"When watching for that distant clock to strike, our mind is so filled with its image that at every moment we think we hear the longed-for or dreaded sound. So of an awaited footstep. Every stir in the woods is for the hunter his game; for the fugitive his pursuers. Every bonnet in the street is momentarily taken by the lover to enshroud the head of his idol. The image in the mind is the attention; the preperception ... is half the perception of the looked-for thing."
--William James, Principles of Psychology
When we talk about being mentally tough in running and racing, it is often unclear exactly what we mean. Most commonly we seem to imagine the tough individual as the one who can endure the most pain. Ascetic philosophers and religious figures through history have seen the encounter with pain as purifying in a certain way. Pain allows us to test the strength of our will by providing an obstacle to it, allowing us to distinguish the actions we choose from what has become ingrained habit. Through this test we learn to what extent we are in control of ourselves, and perhaps these lessons can be extended to other areas of life. This ascetic picture tends to draw a tidy relation between the quantity of pain that one endures and the quantity of willpower that one possesses. The more pain that one can endure, the stronger the will, the tougher the competitor.
|Makau on his way to the WR.|
While the runner must monitor his effort closely and be very attuned to sensation and impending or present pain in the early stages of the race, James helps us understand how attention to pain can be detrimental in the later stages of the race. If, as he writes, "the preperception is half the perception of the looked-for thing," then the runner has to be wary of projecting onto his experience more pain than is actually felt. As pain rises up in the latter part of the race, attending to the pain actually magnifies its quantity, adding to the "actual pain" the image of pain in the mind's eye. The psychology behind this is exactly the same as the psychology of "ripping off a band-aid;" we rip it off quickly before the mind has a chance to pay much attention to the site of pain. Pain that we haven't prepared the mind to perceive is, actually, less pain.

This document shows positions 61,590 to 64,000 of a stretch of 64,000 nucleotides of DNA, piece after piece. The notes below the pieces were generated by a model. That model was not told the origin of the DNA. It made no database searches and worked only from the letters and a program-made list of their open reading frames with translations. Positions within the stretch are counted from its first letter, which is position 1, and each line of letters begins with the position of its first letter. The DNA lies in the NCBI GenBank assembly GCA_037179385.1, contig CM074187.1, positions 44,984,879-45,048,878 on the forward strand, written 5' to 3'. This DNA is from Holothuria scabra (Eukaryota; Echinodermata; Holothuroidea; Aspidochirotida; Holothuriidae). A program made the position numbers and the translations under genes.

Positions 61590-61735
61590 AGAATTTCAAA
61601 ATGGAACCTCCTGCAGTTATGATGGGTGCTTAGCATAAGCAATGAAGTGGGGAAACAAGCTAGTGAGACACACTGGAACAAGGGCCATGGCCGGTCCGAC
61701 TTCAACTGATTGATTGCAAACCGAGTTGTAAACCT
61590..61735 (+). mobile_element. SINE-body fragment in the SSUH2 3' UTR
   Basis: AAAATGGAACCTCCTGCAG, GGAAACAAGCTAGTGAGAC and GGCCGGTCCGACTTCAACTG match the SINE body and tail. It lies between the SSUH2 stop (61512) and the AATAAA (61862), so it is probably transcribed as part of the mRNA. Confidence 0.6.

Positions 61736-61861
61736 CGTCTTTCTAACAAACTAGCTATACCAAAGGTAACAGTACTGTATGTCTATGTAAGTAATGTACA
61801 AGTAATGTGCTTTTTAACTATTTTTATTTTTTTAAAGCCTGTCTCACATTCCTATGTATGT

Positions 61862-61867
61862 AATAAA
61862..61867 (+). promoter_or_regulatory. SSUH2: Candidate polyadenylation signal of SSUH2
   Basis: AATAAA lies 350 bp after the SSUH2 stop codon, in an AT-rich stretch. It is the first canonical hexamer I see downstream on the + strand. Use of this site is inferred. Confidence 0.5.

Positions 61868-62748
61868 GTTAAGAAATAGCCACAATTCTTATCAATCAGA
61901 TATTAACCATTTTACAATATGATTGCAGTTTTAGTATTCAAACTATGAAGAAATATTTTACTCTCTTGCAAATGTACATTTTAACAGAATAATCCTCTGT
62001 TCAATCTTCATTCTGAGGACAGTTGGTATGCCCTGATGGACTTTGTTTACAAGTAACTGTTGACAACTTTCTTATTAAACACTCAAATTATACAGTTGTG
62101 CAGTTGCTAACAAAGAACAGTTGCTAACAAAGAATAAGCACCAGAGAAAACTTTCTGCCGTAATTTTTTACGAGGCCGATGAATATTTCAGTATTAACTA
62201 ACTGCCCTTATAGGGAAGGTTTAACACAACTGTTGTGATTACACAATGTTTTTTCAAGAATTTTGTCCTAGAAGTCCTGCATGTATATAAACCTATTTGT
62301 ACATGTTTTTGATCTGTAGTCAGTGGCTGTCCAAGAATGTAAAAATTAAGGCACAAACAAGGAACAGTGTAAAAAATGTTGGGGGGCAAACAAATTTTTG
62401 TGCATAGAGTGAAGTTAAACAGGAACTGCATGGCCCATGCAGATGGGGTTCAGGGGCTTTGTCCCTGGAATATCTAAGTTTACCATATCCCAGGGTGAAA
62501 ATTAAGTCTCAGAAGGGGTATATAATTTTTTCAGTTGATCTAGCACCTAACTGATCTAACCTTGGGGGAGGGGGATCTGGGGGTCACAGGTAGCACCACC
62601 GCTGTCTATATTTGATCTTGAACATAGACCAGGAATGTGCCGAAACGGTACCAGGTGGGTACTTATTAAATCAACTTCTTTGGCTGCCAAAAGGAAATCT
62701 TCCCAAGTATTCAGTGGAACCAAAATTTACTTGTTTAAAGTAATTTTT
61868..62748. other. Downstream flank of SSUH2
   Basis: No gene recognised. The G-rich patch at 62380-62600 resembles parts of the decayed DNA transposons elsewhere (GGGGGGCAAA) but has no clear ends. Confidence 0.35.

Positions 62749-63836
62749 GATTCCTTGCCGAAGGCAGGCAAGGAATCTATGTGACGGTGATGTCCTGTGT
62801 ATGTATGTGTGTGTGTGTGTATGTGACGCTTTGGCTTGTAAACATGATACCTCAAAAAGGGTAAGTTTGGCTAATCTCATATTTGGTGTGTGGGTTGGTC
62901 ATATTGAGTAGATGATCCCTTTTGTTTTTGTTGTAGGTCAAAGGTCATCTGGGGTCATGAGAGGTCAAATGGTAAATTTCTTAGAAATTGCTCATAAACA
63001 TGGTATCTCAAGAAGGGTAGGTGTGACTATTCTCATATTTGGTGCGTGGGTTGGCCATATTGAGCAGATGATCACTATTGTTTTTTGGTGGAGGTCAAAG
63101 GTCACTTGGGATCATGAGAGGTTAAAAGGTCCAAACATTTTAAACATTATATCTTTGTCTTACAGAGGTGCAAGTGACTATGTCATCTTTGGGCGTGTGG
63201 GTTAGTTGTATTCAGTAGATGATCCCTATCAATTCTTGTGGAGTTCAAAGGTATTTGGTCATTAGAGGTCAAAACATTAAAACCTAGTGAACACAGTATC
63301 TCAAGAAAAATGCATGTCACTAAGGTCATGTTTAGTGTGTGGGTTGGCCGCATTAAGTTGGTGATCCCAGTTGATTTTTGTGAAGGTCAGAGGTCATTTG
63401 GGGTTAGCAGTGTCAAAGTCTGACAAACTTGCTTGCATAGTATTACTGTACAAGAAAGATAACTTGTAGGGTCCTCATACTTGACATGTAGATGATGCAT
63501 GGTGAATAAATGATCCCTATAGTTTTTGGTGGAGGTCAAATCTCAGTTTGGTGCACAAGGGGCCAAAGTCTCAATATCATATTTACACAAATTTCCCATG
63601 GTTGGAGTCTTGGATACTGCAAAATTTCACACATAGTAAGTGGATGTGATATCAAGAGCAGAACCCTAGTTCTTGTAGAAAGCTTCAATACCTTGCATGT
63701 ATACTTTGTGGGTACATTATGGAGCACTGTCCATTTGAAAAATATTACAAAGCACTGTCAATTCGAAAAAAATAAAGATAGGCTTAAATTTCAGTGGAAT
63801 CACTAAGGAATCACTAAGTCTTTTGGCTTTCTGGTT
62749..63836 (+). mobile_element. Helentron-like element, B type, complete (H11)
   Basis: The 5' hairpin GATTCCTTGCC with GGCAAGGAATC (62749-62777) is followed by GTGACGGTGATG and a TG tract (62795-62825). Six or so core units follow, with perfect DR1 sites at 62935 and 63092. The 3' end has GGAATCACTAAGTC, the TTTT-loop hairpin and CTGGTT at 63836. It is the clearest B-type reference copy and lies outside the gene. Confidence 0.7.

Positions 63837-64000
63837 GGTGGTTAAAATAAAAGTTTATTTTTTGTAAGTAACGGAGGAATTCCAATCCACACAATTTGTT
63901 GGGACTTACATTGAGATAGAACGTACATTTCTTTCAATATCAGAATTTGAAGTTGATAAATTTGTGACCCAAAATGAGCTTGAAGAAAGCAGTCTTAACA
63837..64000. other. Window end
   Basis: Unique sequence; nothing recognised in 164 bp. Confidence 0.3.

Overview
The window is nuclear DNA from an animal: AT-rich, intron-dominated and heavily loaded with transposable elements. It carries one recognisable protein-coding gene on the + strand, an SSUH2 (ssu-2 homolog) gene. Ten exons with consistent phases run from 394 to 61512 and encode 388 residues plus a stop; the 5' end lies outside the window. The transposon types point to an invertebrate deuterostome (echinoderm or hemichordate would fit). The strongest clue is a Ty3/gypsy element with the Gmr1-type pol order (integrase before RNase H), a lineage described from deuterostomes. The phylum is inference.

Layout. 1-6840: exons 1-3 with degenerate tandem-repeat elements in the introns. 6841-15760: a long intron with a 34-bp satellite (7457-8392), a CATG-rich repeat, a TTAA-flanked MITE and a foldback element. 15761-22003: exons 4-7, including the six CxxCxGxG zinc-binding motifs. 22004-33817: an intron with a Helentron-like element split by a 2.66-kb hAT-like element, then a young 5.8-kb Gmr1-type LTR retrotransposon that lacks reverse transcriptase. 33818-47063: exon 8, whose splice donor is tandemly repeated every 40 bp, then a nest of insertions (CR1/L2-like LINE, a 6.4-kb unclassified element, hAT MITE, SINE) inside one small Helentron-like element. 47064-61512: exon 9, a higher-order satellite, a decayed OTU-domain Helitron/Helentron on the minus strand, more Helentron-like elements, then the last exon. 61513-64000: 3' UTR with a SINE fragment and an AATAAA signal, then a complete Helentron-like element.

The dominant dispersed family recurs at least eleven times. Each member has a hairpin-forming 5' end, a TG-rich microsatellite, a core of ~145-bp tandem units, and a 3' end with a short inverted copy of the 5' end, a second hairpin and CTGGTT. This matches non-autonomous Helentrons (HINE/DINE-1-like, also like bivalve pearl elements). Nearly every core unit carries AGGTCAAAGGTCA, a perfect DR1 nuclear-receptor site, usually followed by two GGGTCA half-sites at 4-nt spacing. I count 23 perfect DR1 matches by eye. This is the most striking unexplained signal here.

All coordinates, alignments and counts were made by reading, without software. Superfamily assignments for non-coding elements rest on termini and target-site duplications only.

Thinking about the role of attention and preperception in pain allows us to understand more clearly the role that attention plays in toughness. Being mentally tough is less about confronting pain and more about controlling the attention. The toughest racers are those who allow their attention to be "consumed by the race," as a friend recently described it. Being tough, paradoxically, doesn't mean confronting the largest amount of pain. What it demands is literally not feeling the pain at all--keeping the attention absorbed in other things, like controlling the body, competing with rivals, maintaining the rhythms of the running motion. When we achieve a race like this, we usually call it a breakthrough. What has been "broken through" is an old preperception, an old habit of attending to an image of the self or of pain that was supposed to come but didn't.
The attention is the greatest tool of the human mind because it allows us to select from the world the stimuli to which we would like to respond. Intelligence, it seems to me, is a matter of selection; more about tuning things out than opening the mind. The great geniuses of history created a world that made some sense through acts of attention--selecting a single problem so that progress could be made, setting up the world as intelligible when apprehended along very particular lines. Great thinkers help us frame our vision--by telling us what to see or how to see, they also tell us what not to see.
|Tunnel vision is at the core of human intelligence.|
Perhaps it is counter-intuitive, but it seems to me that mental toughness is more about imagination than brute willpower. The toughest thing in life is breaking out of old habits of attention. This breaking out requires the imaginative invention of a better self--and the willingness to trust that preperception once imagined.